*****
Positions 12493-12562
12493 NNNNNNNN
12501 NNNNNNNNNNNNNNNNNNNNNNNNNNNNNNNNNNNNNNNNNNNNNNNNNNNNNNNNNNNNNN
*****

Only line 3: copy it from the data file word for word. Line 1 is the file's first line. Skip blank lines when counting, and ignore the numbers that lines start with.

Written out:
12501 NNNNNNNNNNNNNNNNNNNNNNNNNNNNNNNNNNNNNNNNNNNNNNNNNNNNNNNNNNNNNN